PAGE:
Brooksville, FL — (SBWIRE) — 09/20/2012 — A study was released recently, conducted by researchers at Northwestern University, that showed promising long-term benefits for young adults who participated in musical lessons in childhood.

The research study recorded the auditory brainstem responses of college students in response to complex sounds, and the results showed that the study group that had been exposed to musical training during their childhood had a more robust brain response. The research showed that these individuals were more easily able to pick out elements of the music, including pitch, even if their last lesson had been a number of years prior to the research.

Recent studies have shown a number of other benefits for musical training in childhood as well, particularly based on the effects of discipline and active engagement. Musical training has also been shown to help the brain decipher between various elements of sound and music, including timbre and timing.

“To learn to read, you need to have good working memory, the ability to disambiguate speech sounds, make sound-to-meaning connections,” said professor Nina Kraus, director of the Auditory Neuroscience Laboratory at Northwestern University. “Each one of these things really seems to be strengthened with active engagement in playing a musical instrument.”

PianoSheetMusicPro.com, an online resource for piano sheet music, says the results of the study are not surprising.

“We’ve seen the benefits of music in childhood in research studies for a number of years,” said a PianoSheetMusicPro.com representative. “It’s been shown in everything from improved test scores stemming from listening to classical music to improved attention and focus. Music in childhood is something that is really important, and we feel necessary for development of children into intelligent, well-rounded adults.”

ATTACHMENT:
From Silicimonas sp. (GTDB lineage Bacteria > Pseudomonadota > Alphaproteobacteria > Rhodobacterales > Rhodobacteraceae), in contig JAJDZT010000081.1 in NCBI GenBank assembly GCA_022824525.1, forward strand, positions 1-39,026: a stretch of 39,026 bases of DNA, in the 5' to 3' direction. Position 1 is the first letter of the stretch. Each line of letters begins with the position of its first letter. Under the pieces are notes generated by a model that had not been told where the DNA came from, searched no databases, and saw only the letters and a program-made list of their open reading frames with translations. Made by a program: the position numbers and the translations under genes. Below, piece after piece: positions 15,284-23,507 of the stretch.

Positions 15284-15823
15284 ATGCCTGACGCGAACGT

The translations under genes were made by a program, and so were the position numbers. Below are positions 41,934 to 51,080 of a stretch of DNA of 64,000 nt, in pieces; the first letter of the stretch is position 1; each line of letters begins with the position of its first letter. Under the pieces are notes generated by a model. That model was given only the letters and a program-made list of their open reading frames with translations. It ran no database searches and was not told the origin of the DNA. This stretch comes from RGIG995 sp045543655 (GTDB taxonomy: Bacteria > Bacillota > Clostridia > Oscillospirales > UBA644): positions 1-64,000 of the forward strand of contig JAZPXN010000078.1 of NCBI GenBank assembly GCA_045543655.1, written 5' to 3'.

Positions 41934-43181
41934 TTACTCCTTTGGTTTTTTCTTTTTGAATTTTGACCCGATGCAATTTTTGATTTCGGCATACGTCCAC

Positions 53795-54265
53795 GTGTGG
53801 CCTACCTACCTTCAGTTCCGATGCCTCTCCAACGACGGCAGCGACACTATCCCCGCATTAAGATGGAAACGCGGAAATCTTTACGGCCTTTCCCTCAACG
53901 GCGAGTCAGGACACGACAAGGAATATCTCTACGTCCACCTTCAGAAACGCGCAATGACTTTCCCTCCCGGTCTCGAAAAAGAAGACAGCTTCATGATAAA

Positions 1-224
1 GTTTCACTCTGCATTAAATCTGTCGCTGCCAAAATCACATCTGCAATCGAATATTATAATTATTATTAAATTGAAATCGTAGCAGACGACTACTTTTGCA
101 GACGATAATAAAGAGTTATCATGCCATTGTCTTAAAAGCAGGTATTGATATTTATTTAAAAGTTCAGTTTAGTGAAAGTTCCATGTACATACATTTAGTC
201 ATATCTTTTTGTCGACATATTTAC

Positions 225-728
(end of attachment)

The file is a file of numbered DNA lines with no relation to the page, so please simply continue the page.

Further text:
Studies on children who continue their musical training for more than a few years show that older musicians actually have better-preserved brain functions when it comes to central auditory processing skills, which is the way the brain interprets sounds against a noisy background.

“We often refer to the ‘cocktail party’ problem — or imagine going to a restaurant where a lot of people are talking,” said Dr. Claude Alain, assistant director of the Rotman Research Institute in Toronto, Ontario, Canada, and one of the authors of the study. “The older adults who are musically trained perform better on speech in noise tests—it involves the brain rather than the peripheral hearing system.”

“There has been some research on the continuation of musical lessons into young adulthood, and there continues to be more conducted,” said the PianoSheetMusicPro.com representative. “We think it’s important to keep young people interested and engaged when it comes to musical lessons, which is one of the reasons we provide resources for more modern, contemporary piano sheet music. We do have all the great classics, but we also provide resources for sheet music that covers a variety of pop music sheets, because we feel this is a great way to keep young people interested in continuing their study of music, past their early childhood years.”

About PianoSheetMusicPro

PianoSheetMusicPro.com provides free information and resources about piano sheet music. The site aims to be the largest resource on the Internet for free piano sheets, music sheets, piano notes and everything else a music enthusiast needs. Users can download or just visualize free piano sheets music for the latest, hottest, and trendiest songs combined with the classical masterpieces.

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